The provider price transparency rule finalized by the Centers for Medicare and Medicaid Services (CMS) requires providers to publish standard charges for a list of 300 schedulable, non-emergency procedures. Industry associations lost their challenge of the rule in federal court. While appeals are likely, providers would be well served by assuming the mandate will go into effect as scheduled on Jan. 1, 2021, even if the COVID-19 pandemic delays the compliance enforcement date. Pricing transparency gives providers the opportunity to reimagine how they deliver care and how consumers will shop for healthcare services if given clear information.
Of the 300 procedures, CMS has mandated 70 services for which providers must list prices, while providers choose the other 230. With this data becoming public, providers should expect downward pressure on prices — emanating from payers and consumers. To remain competitive, providers must streamline their operations, justify their prices with outcomes data and renegotiate payer contracts to remain competitive. Here is a blueprint that will help in carrying out those objectives:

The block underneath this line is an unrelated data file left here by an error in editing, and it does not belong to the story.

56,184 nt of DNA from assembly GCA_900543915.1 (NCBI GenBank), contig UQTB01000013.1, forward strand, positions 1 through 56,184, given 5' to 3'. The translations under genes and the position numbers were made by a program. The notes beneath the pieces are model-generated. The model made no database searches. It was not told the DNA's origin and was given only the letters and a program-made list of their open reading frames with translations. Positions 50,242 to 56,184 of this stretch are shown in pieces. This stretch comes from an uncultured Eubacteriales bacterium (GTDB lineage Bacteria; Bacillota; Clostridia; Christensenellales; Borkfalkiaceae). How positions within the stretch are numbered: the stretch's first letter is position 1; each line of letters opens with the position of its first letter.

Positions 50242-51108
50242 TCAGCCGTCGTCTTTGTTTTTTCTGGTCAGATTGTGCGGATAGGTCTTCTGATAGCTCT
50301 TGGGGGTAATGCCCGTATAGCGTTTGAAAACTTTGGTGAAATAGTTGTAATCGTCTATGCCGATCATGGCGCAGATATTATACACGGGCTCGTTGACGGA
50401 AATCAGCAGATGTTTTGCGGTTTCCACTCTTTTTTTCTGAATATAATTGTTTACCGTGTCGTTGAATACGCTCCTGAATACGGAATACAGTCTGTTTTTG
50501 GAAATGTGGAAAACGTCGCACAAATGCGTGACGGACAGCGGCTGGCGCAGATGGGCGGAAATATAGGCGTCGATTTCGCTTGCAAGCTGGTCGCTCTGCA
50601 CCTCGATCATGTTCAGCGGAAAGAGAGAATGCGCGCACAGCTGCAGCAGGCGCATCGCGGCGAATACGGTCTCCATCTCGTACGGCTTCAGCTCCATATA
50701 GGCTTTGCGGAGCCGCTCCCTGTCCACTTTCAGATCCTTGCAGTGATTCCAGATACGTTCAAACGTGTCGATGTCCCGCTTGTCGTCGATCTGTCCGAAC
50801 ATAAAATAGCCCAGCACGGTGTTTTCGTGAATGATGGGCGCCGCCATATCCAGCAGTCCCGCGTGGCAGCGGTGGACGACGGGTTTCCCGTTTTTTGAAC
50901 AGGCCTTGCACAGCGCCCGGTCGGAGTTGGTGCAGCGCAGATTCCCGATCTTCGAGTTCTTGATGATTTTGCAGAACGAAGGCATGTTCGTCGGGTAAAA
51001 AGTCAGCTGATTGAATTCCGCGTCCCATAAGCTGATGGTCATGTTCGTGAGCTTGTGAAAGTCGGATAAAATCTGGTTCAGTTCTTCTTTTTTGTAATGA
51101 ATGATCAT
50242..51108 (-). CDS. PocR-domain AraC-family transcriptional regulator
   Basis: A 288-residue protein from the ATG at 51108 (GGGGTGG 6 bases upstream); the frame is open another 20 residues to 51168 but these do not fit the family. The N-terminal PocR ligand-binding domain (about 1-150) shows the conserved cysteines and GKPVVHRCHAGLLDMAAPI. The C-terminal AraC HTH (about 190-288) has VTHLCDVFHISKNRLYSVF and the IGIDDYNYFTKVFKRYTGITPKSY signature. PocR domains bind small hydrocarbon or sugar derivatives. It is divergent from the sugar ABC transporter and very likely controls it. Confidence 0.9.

To ensure pricing remains appropriate in their market, providers must have analytical tools that periodically scan publicly available competitive pricing information. These insights will be critical inputs in annual financial planning and pricing strategy and in considering closures, divestures, and mergers and acquisitions in a provider’s market.
Pricing transparency is here to stay. The demand from healthcare consumers for enhanced visibility into the actual cost of services before those services are delivered will keep growing. Here is how to get started:
This article was authored by Srivaths Srinivasan, Ruchi Mishra, Kinshuk Kaushik, Basel Basha, Lauren Fung and Michael Tucker of Cognizant’s Healthcare Consulting Practice.